Floyd v. State, 2D14-2596 (February 3, 2016)
Trial Court erred by imposing a life sentence for sexual battery with a weapon where the Court previously engaged in pretrial negotiations encouraging the defendant to accept a 25-year prison sentence. The Court then explained that a post-trial sentence would be harsher, and gave no explanation for imposing the life sentence following trial. The Court here did more than advise the defendant of the offer and his options; rather, the Court advocated for the pre-trial offer. The advocacy combined with its statement advising the defendant that he would receive a harsher sentence after trial created an unrebutted presumption of vindictive sentencing. Reversed and remanded for new sentencing before a different judge.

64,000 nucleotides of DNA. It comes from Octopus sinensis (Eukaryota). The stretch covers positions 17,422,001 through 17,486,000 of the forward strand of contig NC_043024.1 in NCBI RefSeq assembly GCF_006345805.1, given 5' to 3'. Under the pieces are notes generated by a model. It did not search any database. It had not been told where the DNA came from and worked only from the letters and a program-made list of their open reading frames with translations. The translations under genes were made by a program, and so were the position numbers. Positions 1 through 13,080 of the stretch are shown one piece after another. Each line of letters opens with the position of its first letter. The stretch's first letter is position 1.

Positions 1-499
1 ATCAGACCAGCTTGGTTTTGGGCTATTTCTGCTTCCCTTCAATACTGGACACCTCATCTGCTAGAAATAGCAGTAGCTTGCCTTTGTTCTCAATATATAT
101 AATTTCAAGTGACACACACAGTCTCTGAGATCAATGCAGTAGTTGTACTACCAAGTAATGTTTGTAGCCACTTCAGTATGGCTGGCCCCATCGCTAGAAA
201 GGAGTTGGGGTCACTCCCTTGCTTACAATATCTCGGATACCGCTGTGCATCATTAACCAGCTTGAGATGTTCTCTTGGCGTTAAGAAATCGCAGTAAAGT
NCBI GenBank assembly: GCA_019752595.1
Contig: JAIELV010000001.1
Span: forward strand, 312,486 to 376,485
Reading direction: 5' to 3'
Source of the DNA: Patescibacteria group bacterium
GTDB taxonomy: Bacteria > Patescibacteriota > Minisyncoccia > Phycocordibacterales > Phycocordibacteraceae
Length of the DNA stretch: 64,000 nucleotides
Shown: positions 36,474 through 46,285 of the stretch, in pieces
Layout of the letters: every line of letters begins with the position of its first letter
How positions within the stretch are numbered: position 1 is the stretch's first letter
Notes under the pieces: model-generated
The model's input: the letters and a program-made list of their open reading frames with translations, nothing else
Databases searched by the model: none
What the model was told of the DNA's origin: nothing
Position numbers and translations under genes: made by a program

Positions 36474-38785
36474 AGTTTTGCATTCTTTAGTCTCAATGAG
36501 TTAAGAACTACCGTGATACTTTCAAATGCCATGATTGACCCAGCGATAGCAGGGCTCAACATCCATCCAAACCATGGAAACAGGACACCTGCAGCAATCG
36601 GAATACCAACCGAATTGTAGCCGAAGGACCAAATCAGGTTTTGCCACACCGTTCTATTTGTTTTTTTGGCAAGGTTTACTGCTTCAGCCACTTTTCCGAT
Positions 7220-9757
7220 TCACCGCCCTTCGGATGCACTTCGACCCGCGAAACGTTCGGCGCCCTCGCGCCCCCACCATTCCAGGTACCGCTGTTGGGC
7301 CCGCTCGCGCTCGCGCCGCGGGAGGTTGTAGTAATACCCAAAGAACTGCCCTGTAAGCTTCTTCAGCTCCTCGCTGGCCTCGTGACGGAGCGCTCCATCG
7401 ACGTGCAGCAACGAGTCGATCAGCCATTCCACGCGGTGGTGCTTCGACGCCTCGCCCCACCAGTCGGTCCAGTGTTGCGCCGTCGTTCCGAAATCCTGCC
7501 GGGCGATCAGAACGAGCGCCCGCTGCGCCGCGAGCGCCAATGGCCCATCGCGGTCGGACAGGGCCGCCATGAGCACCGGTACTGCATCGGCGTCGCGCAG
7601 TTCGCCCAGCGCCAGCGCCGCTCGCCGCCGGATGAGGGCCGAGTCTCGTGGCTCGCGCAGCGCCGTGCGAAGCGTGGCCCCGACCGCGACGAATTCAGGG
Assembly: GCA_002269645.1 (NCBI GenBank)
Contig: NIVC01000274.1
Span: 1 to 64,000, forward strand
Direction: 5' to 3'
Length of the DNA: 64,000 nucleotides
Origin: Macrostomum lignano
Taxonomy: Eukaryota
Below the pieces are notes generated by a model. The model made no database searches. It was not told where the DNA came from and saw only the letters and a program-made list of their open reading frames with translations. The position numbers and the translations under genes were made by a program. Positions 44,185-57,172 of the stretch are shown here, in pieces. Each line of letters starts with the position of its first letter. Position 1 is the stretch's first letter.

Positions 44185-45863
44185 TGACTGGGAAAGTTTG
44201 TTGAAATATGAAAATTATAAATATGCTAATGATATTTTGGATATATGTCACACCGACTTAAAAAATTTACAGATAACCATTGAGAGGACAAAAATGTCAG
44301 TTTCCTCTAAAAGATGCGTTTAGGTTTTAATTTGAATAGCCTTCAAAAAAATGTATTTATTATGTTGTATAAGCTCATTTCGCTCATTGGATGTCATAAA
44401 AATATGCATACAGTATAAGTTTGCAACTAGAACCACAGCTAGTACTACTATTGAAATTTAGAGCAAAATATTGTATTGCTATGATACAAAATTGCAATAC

Note: Prior to relying upon the holding in this case, the facts should be analyzed carefully. Trial courts are permitted to advise defendants of pre-trial offers, and are permitted to engage in negotiation. In addition, it is not uncommon for offers to be rejected post-trial, and for courts to explain such to the defendant. In this case, it appears that the DCA focused upon the Court’s direct advocacy, along with its admonishment and its failure to articulate a single reason justifying the significant departure from the pre-trial negotiations.